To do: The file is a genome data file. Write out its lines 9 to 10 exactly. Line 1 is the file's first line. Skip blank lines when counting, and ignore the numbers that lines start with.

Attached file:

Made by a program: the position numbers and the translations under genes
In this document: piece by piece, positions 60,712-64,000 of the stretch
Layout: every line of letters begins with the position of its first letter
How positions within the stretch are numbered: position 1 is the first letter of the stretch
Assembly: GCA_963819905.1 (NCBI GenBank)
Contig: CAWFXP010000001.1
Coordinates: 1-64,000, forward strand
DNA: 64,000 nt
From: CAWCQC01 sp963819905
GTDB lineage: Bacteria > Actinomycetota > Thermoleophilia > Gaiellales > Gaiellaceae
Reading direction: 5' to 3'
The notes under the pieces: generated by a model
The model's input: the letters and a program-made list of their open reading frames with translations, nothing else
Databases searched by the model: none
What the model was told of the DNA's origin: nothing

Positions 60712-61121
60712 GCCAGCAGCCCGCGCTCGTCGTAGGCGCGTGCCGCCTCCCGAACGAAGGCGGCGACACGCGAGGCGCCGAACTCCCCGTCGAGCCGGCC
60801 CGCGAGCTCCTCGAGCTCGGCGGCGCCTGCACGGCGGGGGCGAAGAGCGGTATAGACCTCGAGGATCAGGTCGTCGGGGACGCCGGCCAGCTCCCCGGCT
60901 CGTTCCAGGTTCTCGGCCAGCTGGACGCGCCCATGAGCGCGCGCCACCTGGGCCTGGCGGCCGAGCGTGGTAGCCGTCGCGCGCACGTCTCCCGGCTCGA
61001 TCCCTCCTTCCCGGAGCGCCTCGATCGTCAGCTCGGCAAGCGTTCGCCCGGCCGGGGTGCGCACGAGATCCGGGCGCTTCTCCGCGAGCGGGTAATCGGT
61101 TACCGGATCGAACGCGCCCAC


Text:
From: CAWCQC01 sp963819905
GTDB lineage: Bacteria > Actinomycetota > Thermoleophilia > Gaiellales > Gaiellaceae